Garren v. Social Security Administration, Commissioner
MEMORANDUM OPINION. Signed by Judge L Scott Coogler on 2/8/13. (ASL)
2013 Feb-08 PM 03:50
U.S. DISTRICT COURT
N.D. OF ALABAMA
UNITED STATES DISTRICT COURT
NORTHERN DISTRICT OF ALABAMA
SHEILA ANN GARREN,
MICHAEL J. ASTRUE,
Social Security Administration,
MEMORANDUM OF OPINION
The plaintiff, Sheila Ann Garren, appeals from the decision of the
Commissioner of the Social Security Administration (“Commissioner”) denying her
application for a period of disability, Disability Insurance Benefits (“DIB”) and
Supplemental Security Income (“SSI”). Ms. Garren timely pursued and exhausted
her administrative remedies and the decision of the Commissioner is ripe for review
pursuant to 42 U.S.C. §§ 405(g), 1383(c)(3).
Ms. Garren was forty-five years old at the time of the Administrative Law
Judge’s (“ALJ’s”) decision. (Tr. at 182.) She has a 12th grade education that
included special education courses. (Id. at 124, 180.) Ms. Garren can communicate
in English, but states that she can read only simple words. (Id. at 139, 145.) Her past
work experience includes employment as a housekeeper. (Id. at 119–20.) Ms. Garren
claims that she became disabled on June 1, 2003, due to blood clots in her right leg and
lower back pain. (Id. at 119.) Ms. Garren also states that she has difficulty sleeping
and walking long distances. (Id.)
When evaluating the disability of individuals over the age of eighteen, the
regulations prescribe a five-step sequential evaluation process. See 20 C.F.R. §§
404.1520, 416.920; see also Doughty v. Apfel, 245 F.3d 1274, 1278 (11th Cir. 2001). The
first step requires a determination of whether the claimant is “doing substantial
gainful activity.” 20 C.F.R. §§ 404.1520(a)(4)(i), 416.920(a)(4)(i). If he or she is, the
claimant is not disabled and the evaluation stops. Id. If he or she is not, the
Commissioner next considers the effect of all of the physical and mental impairments
combined. 20 C.F.R. §§ 404.1520(a)(4)(ii), 416.920(a)(4)(ii). These impairments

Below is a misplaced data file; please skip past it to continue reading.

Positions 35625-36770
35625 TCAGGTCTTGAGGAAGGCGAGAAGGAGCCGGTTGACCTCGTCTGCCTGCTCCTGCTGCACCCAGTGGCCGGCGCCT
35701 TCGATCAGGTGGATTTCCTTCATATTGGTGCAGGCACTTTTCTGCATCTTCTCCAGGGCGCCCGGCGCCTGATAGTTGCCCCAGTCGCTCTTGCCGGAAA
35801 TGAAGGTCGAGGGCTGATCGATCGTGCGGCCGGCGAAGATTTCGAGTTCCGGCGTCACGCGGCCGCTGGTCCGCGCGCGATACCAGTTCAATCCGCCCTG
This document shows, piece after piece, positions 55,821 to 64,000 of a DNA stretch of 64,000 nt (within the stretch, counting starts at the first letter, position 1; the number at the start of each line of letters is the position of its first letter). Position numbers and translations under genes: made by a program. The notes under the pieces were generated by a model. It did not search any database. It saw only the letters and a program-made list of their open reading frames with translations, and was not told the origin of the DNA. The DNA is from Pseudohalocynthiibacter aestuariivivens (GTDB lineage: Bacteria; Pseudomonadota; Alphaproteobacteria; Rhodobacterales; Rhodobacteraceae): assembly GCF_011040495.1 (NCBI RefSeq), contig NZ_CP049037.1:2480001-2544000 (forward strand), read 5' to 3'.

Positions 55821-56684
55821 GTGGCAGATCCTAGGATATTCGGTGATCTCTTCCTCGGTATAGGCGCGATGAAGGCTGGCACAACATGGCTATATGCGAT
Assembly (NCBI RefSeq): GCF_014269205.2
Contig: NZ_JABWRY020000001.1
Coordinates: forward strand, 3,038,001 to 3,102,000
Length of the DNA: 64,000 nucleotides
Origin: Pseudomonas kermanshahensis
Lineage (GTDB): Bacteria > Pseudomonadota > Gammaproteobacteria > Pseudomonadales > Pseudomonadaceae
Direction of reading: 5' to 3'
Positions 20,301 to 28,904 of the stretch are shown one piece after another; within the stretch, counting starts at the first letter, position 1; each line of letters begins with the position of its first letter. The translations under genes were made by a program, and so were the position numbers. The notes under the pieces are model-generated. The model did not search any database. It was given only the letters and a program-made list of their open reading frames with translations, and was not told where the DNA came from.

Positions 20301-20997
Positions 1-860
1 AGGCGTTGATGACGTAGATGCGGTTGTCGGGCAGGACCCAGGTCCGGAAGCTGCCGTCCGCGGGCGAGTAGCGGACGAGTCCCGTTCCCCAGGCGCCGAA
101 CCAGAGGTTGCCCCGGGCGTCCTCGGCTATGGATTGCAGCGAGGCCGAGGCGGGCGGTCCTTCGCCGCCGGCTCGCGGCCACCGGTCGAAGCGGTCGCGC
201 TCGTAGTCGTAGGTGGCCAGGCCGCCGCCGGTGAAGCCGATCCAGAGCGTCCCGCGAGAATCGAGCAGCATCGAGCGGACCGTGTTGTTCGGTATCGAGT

must be severe and must meet the durational requirements before a claimant will be
found to be disabled. Id. The decision depends on the medical evidence in the record.
See Hart v. Finch, 440 F.2d 1340, 1341 (5th Cir. 1971). If the claimant’s impairments
are not severe, the analysis stops. 20 C.F.R. §§ 404.1520(a)(4)(ii), 416.920(a)(4)(ii).
Otherwise, the analysis continues to step three, which is a determination of whether
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the claimant’s impairments meet or equal the severity of an impairment listed in 20
C.F.R. pt. 404, Subpart P, Appendix 1.
20 C.F.R. §§ 404.1520(a)(4)(iii),
416.920(a)(4)(iii). If the claimant’s impairments fall within this category, he or she
will be found disabled without further consideration.
If they do not, a
determination of the claimant’s residual functional capacity (“RFC”) will be made
and the analysis proceeds to the fourth step. 20 C.F.R. § 404.1520(e), 416.920(e).
The fourth step requires a determination of whether the claimant’s
impairments prevent him or her from returning to past relevant work. 20 C.F.R. §§
404.1520(a)(4)(iv), 416.920(a)(4)(iv). If the claimant can still do his or her past
relevant work, the claimant is not disabled and the evaluation stops. Id. If the
claimant cannot do past relevant work, then the analysis proceeds to the fifth step. Id.
Step five requires the court to consider the claimant’s RFC, as well as the claimant’s